“Hey Siri…” “Alexa…” “Okay Google…” These are just some of the buzzwords and phrases that have entered day-to-day vocabulary as a result of the explosion of smart technology. Internet of Things (IoT) devices are in our cars, in our workplaces and on our bodies. But nowhere is smart technology more prevalent than in our homes. The array of services that are available coupled with the growing number of companies and service providers eager to innovate, should only grow this technology’s market share in the coming years.
Over the past year, our attorneys have explored numerous insolvency topics affecting real estate. Together, the alerts in this series tackle many facets (and potential applications) of the Bankruptcy Code as potential balm and bane for owners, landlords and lenders trying to navigate a landscape made exponentially more treacherous by COVID-19 in Insolvency Issues, Real Estate and COVID-19.
The control and beneficial ownership of real estate in the U.S. has been relatively easy to conceal. Christian A. Buerger, David L. Miller, and Andrew J. Weiner discuss how this disclosure regime is about the change dramatically in “What New Corporate Disclosures Mean For Real Estate.”
The Climate Mobilization Act constitutes a profound shift in the regulation of commercial real estate in New York City—and all stakeholders including building owners, investors, sellers and purchasers, tenants, and lenders will need to consider how to quantify and allocate the costs of compliance (or non-compliance). In “Sustainable Buildings and Development: Carbon Emissions and the Recent Climate Mobilization Act of New York City“, colleagues Caroline A. Harcourt, Sheila McCafferty Harvey, and Jacob A. Axelrod discuss the potential impact of the newly enacted Climate Mobilization Act (CMA or the Act) for developers and building owners, tenants and lenders operating or underwriting loans in New York City.
The “Minimum Standard Detail Requirements for ALTA/NSPS Land Title Surveys” is a document jointly promulgated by the American Land Title Association (ALTA), representing the title insurance industry, and the National Society of Professional Surveyors (NSPS), representing professional land surveyors, which describes the uniform minimum standards with which surveyors must comply when preparing a survey to be used by a title insurance company for the purpose of deleting the general survey exception from ALTA title policy forms. The first such set of standards was developed in 1962 and has since been revised 10 times. The standards are currently updated every five years and are relied on by real estate professionals, including purchasers, lenders, title insurers and their attorneys, nationwide. In October 2020, a joint committee comprising representatives of both ALTA and NSPS adopted the “2021 Minimum Standard Detail Requirements for ALTA/NSPS Land Title Surveys,” which will become effective on February 23, 2021. The significant changes between the 2021 standards and the previous 2016 standards are summarized below.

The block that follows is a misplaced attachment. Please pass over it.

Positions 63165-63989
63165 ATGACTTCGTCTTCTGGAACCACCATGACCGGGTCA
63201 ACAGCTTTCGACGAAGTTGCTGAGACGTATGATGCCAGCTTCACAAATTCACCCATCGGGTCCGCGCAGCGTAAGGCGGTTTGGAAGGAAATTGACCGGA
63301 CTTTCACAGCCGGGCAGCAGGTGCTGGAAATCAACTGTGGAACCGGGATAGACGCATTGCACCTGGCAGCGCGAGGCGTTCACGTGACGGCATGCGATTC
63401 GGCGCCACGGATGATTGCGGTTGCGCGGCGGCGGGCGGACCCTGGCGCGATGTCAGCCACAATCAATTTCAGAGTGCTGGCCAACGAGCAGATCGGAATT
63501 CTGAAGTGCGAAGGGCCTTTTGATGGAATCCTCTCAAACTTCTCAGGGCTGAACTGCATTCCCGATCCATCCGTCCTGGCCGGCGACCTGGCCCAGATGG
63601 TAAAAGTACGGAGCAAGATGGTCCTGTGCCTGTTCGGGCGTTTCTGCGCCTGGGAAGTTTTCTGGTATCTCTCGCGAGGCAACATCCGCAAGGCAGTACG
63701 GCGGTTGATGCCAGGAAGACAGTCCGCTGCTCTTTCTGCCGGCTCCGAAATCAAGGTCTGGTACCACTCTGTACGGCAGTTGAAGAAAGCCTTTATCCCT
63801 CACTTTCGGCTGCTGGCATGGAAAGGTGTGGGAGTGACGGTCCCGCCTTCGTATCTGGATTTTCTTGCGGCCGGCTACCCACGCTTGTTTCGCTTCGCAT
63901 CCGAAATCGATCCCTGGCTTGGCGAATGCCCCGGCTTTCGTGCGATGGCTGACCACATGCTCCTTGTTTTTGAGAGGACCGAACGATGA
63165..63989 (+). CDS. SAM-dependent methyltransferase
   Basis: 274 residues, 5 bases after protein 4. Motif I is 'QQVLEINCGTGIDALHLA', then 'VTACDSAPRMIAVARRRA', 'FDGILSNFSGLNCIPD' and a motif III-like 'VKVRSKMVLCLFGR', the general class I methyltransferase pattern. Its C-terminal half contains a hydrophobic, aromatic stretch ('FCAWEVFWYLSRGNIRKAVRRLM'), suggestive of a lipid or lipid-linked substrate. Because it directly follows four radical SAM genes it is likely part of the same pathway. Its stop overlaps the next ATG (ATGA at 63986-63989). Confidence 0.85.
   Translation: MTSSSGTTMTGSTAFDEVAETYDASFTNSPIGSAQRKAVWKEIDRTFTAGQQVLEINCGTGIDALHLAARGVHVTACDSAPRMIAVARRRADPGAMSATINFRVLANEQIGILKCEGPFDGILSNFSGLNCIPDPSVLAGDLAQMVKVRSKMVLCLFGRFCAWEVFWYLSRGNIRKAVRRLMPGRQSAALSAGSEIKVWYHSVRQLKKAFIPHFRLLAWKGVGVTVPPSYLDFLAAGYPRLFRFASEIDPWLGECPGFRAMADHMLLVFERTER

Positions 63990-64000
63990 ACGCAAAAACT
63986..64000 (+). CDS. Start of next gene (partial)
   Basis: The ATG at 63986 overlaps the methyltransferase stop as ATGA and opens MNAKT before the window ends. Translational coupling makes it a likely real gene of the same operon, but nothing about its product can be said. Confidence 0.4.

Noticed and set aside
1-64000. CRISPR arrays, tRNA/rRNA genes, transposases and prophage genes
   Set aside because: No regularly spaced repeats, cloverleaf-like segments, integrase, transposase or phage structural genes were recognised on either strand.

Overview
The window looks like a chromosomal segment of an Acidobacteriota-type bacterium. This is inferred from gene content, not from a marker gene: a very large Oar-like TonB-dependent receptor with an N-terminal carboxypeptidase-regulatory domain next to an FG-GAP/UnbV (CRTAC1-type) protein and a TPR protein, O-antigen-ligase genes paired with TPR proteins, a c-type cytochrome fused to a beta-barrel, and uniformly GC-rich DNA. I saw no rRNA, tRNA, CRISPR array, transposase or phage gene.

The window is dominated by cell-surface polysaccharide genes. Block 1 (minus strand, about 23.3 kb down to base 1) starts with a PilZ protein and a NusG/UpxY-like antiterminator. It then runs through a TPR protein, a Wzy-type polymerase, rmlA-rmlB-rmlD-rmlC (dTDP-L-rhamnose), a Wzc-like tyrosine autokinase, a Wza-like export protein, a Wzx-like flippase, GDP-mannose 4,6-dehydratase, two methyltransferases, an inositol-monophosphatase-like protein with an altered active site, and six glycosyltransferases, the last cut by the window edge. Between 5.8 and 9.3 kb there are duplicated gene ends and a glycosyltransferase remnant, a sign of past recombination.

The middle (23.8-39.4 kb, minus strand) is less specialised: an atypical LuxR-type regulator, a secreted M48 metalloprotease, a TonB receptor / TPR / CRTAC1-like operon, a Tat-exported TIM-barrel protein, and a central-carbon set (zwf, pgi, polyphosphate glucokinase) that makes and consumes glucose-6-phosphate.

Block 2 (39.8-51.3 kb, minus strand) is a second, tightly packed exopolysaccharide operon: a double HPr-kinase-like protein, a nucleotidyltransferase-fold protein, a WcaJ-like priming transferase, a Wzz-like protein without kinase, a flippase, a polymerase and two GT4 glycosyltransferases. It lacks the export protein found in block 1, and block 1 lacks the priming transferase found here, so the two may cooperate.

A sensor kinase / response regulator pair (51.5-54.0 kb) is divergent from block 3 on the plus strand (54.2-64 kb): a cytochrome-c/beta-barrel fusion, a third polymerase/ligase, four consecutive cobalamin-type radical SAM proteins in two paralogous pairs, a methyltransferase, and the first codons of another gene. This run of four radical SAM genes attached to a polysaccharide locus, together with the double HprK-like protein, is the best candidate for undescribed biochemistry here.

On the one-year anniversary of China’s Wuhan lockdown, COVID-19 has become a part of everyday life and as we enter the new year, real estate borrowers and lenders alike will need to understand this new normal and face the reality that is fast approaching. In 2020, as the COVID-19 pandemic swept across the United States, many state and local governments instituted eviction moratoria and other protections for real estate tenants and borrowers. These protections created a window of opportunity for tenants and borrowers to negotiate reasonable solutions with their respective landlords and lenders regarding rent and debt payments amid the COVID-19 pandemic. This temporary period of restricted remedies also allowed courts to analyze legal arguments on how the COVID-19 pandemic impacts the real estate industry.
Pillsbury partner and Global Co-Head of the Energy & Infrastructure Projects team Mona Dajani discusses energy transition with Jigar Shah, President and Co-Founder of Generate. Join us on February 4, 2021 where Jigar and Mona chat about entrepreneurship, sustainable sectors including hydrogen, food waste and EVs and the role of government in the energy transition. To attend this fireside chat, register here.
A recent Chuck E. Cheese decision denies the debtor’s/tenant’s request to defer paying rent after the 60-day “rent holiday.” The Bankruptcy Court applied the “plain language” rule to hold that section 365(d)(3)’s rent holiday cannot be extended. In “Bankruptcy Court Rules Bankruptcy Code Does Not Permit Extended Rent Holiday for Retail Debtors” colleagues, Patrick J. Potter, Patrick E. Fitzmaurice, and Kwame O. Akuffo discuss that after that initial 60-day period expires, the debtor is required to pay post-petition rent. The court did not order the debtor to make a rent payment on the 61st day and deferred ruling on landlord remedies for tenants failing to pay post-petition rent, regardless of when the rent accrued.